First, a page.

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Boreal Community Media

How beavers impact the northern boreal forest we in Cook County know and love

Jun 05, 2023 08:37AM ● By Content Editor
Photos provided

By Laura Durenberger-Grunow - Boreal Community Media - June 2, 2023

Human interactions with beavers haven’t always been positive: over-trapping for fur pelts that led to declining populations, and negative experiences due to the landscape changes (that they’re so well known for) are just two examples. 

But like many things in life, perhaps we don’t understand them as we should. 

Talon Stammen, Ph.D. Student and Graduate Teaching Assistant in the University of North Dakota's Department of Biology hopes to change that. 

Stammen will be presenting at North House Folk School on June 2nd as part of the organization’s 2023 Northern Landscape Festival. 

His topic? Beavers. And specifically, how this keystone species impacts not only local landscapes (like downtown Grand Marais),  but also on amphibians and invertebrates. 

Talon is a self-described naturalist, poet, craftsman (he built his own log cabin on Lake of the Woods and enjoys practicing other traditional northern MN crafts), and is on a mission to “Make a significant contribution to our understanding of boreal ecology.” 

One of the ways he is working toward this goal is through his dissertation research which is “A field-based observational study of amphibian and aquatic macroinvertebrate communities in beaver-affected wetlands in Voyageurs National Park,” he said. 


Stammen shared that he decided on this topic because of the vast impacts beavers can have in an area, and the fact that amphibians and invertebrates are fairly sensitive to environmental change (and they’re limited in where they can go). If you combine these two things, how do they impact each other? How do they play a role in our northern boreal landscapes?

And speaking of beavers impacting an area, downtown Grand Marais is just one small place that has been greatly affected by the species. 

“This species is central to the story of the North Shore of Lake Superior because its dam-building activities along inland streams have served to hold the water and soils needed to sustain forest ecosystems on the landscape,” he said. 

But the impacts don’t stop there. 

During the fur trade, there was a high demand for beaver pelts causing fur traders to expand their geography west into Minnesota (and specifically Grand Portage). 

In present days, beavers will occasionally move along the shoreline of Lake Superior looking for trees - including felling some trees in Grand Marais harbor.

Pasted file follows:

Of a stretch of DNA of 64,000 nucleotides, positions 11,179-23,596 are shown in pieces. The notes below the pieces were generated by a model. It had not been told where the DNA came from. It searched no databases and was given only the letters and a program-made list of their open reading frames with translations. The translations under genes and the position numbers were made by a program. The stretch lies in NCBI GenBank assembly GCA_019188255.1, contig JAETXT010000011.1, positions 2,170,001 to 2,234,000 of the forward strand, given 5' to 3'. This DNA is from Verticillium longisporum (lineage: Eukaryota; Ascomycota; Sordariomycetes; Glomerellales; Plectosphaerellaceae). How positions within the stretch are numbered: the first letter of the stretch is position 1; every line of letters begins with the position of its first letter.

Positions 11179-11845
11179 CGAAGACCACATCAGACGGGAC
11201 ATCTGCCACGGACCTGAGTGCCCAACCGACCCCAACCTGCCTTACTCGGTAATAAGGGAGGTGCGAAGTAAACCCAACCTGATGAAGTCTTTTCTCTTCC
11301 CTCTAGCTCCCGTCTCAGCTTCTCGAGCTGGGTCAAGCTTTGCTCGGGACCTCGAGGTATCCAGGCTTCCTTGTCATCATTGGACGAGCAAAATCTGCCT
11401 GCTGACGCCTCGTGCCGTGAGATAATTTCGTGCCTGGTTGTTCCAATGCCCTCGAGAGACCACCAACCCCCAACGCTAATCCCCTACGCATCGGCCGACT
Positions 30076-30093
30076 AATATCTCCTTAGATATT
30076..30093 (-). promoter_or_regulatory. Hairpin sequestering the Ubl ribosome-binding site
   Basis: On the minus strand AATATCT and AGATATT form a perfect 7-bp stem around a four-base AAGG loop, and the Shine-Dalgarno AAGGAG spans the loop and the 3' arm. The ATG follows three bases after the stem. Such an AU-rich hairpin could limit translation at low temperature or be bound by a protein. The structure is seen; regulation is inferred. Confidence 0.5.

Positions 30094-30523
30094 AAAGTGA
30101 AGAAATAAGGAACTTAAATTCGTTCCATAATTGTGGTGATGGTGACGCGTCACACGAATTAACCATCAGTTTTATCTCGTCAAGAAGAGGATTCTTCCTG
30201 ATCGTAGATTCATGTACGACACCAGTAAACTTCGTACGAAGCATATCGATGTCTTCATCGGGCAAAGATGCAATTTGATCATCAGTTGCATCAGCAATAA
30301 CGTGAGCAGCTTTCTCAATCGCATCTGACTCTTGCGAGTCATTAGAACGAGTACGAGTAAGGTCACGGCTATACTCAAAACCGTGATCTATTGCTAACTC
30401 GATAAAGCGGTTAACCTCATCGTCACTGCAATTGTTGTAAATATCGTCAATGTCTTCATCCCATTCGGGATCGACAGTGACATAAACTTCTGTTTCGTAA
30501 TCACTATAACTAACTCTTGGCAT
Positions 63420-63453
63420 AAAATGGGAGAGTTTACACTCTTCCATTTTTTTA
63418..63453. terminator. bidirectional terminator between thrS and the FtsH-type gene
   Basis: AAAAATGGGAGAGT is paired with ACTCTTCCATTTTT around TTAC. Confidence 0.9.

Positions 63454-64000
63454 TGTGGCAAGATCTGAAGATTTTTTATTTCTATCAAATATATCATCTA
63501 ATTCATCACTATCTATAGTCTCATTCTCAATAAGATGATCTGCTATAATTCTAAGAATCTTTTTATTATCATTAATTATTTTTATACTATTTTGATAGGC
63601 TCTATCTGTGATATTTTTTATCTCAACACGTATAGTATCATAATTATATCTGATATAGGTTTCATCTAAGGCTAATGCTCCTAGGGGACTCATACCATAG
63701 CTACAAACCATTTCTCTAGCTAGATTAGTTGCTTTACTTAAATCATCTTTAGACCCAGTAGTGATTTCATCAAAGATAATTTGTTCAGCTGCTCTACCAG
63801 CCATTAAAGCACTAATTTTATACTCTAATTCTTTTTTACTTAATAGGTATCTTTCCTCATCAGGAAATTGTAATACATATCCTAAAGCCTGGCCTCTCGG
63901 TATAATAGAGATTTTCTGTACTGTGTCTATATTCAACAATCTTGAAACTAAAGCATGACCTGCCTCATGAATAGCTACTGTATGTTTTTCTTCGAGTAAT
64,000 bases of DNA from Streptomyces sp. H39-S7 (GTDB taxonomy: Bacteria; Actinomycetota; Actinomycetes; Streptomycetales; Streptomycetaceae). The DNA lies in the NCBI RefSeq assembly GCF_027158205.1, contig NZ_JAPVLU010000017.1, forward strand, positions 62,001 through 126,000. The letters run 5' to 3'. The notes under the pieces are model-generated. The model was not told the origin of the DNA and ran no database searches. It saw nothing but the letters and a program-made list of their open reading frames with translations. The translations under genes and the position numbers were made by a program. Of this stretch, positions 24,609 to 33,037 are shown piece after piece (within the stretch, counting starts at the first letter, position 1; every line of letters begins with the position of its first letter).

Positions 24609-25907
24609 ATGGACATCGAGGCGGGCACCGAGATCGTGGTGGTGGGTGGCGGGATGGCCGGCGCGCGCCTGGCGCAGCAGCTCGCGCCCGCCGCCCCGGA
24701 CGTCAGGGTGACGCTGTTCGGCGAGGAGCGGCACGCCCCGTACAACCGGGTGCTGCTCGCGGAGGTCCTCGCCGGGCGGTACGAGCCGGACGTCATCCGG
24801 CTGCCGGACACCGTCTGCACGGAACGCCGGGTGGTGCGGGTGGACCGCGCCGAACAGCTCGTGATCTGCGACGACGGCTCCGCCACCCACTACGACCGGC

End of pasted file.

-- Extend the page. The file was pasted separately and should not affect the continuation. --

Beavers can alter landscapes in such big ways that they are known as a ‘keystone species’ - which is a species that is part of an ecosystem that has a larger effect on an area compared to other species of that same ecosystem. 

Talon says that as most of us know, beavers build a lodge and/or dams, which can cause water to pool and rise. This rise in water level kills surrounding vegetation allowing wetland plants to grow. 

“Over time, ponds begin to fill in with sediment and accumulated vegetation. This begins the process of succession, the slow reclamation of the ground by forest as terrestrial plants reclaim the edges of the filling pond.”

This change in water levels and vegetation leads to a change in the animal species that frequent the area, causing beavers to stay and continue to alter the landscape or move on to another area. 

The change in animal species, specifically amphibians and invertebrates, is what Stammen is researching and will be talking about during the Northern Landscapes Festival. 


“It has been interesting to get to know the different species of frogs and toads that breed along the edges of these ponds and to be able to distinguish their unique calls at night. I have also enjoyed learning about the amazing diversity of invertebrate families that use wetlands for at least part of their life history. Among the most interesting of these to me are the caddisflies, which craft protective tubelike cases from materials such as pebbles or neatly cut leaves,” he said.

“Nature is truly wonderful, and seeking to understand how it works can be one of the most meaningful parts of the human experience. Everyone has the capacity to learn about and more deeply appreciate the natural environment that surrounds us,” he added. 

You can learn more about Talon’s presentation and the rest of the Northern Landscapes Festival events here: 

Here are two books Talon recommends for anyone who would like to learn more:

Boreal Ship Spotter - larger view here